A small study by UC San Francisco researchers tested two products that contained bitter orange extracts -- Advantra Z and Xenadrine EFX -- on 10 healthy adults. Their findings, published in September 2005 in the American Journal of Medicine, found that single doses of both products boosted heart rates 11 to 16 beats per minute over normal baseline heart rates.

The NIH’s National Center for Complementary and Alternative Medicine says there “have been reports of fainting, heart attack and stroke in healthy people after taking bitter orange supplements alone or combined with caffeine.” It adds, “there is currently little evidence that bitter orange is safer to use than ephedra.”

Hydroxycitric acid

The ingredient from which the Hydroxycut name was originally drawn is a derivative of the Malabar tamarind, or Garcinia cambogia. Used in traditional medicine to treat high cholesterol, it is touted as an agent that interferes with fat metabolism and possibly suppresses appetite. Its prospects were considered sufficiently promising that the pharmaceutical giant Hoffman-LaRoche in the 1960s committed significant funds to develop it as a possible weight-loss pill. The company dropped it, however, when rat studies showed that, at doses that appeared effective at reducing fat deposits, hydroxycitrate caused “potent testicular atrophy and toxicity.”


Conjugated linoleic acid

Frequently included in products that promise to help dieters transform fat into lean muscle mass, CLA is a polyunsaturated fat found naturally in milk and meat and derived from the oil of sunflower (Helianthus annuus) and safflower (Carthamus tinctorius) seeds. One product that touts its power -- Phosphacore -- says that Carthamus tinctorius “may work to safely break up and flush away unhealthy adipose (fat) cells.”

There’s no good evidence that that’s so in humans.

Sometimes recommended to patients with high overall cholesterol levels, CLA also appears to lower HDL (“good”) cholesterol. And while patients with diabetes were once thought to benefit from taking CLA supplements, further studies have not borne that out. In fact, there is some evidence that for obese people, taking in too much CLA can contribute to a prediabetic state. One study found that CLA can prevent some human cells from taking up glucose and fatty acids. That could increase blood sugar and lipids in the blood and raise the risk of diabetes and heart disease.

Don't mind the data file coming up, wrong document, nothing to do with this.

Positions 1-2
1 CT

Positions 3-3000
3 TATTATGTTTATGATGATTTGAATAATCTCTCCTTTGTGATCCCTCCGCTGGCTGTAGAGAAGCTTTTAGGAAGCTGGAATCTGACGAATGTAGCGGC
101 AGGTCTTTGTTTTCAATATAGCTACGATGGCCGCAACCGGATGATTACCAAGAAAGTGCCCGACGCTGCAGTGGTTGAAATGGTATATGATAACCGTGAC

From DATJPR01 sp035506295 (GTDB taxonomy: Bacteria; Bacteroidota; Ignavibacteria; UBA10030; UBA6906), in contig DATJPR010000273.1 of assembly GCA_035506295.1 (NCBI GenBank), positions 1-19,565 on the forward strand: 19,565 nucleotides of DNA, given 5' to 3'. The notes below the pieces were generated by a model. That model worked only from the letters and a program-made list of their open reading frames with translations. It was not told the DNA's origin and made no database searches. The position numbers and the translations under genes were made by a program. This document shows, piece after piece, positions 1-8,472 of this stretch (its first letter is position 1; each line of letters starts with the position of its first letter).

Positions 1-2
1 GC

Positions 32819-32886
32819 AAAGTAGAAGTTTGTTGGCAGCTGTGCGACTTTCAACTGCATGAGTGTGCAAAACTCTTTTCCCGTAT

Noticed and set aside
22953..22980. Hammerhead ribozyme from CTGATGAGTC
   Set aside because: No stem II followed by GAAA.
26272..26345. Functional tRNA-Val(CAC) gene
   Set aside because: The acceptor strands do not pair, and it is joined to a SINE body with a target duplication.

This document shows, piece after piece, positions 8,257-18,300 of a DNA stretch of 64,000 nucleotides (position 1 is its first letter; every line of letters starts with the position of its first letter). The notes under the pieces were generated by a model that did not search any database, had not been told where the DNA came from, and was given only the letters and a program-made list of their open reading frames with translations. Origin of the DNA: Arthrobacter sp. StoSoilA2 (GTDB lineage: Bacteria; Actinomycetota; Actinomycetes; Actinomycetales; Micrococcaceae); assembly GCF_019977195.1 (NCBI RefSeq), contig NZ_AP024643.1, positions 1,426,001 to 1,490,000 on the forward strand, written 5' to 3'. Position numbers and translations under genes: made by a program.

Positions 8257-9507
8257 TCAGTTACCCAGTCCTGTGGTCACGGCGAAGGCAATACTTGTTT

Cortisol blockers

Tinctures of golden root (Rhodiola rosea) or other herbs, such as rose root, are widely marketed as weight-loss aids on the argument that stress -- which causes the release of the hormone cortisol -- can lead to weight gain and, particularly, to the accumulation of belly fat. In 2007, the Federal Trade Commission charged the marketers of two products -- CortiSlim and CortiStress, with making false and unsubstantiated claims about their product’s weight-loss properties, leading to a multimillion dollar settlement. But many products still make the claim.

There is no evidence that blocking cortisol causes weight loss, or that herbal remedies lower cortisol levels, according to the Mayo Clinic’s Katherine Zeratsky, a dietitian. In fact, the accumulation of fat due to high levels of cortisol appears to happen only in cases where there is an underlying medical issue, such as Cushing’s disease, or as a side effect of certain drugs.


Glutathione, green tea extracts and, more recently, the Brazilian acai berry are among the many sources of antioxidants marketed in supplements as an aid to weight loss. In test tubes, antioxidants called flavenoids and phenolic acids have been found to cut the production of triglycerides in mouse fat cells. But their weight-loss properties in humans haven’t been rigorously tested yet. Antioxidants are thought to reduce cell damage that can lead to cancer growth, which also leads to their widespread marketing as an aid to detoxifying diets.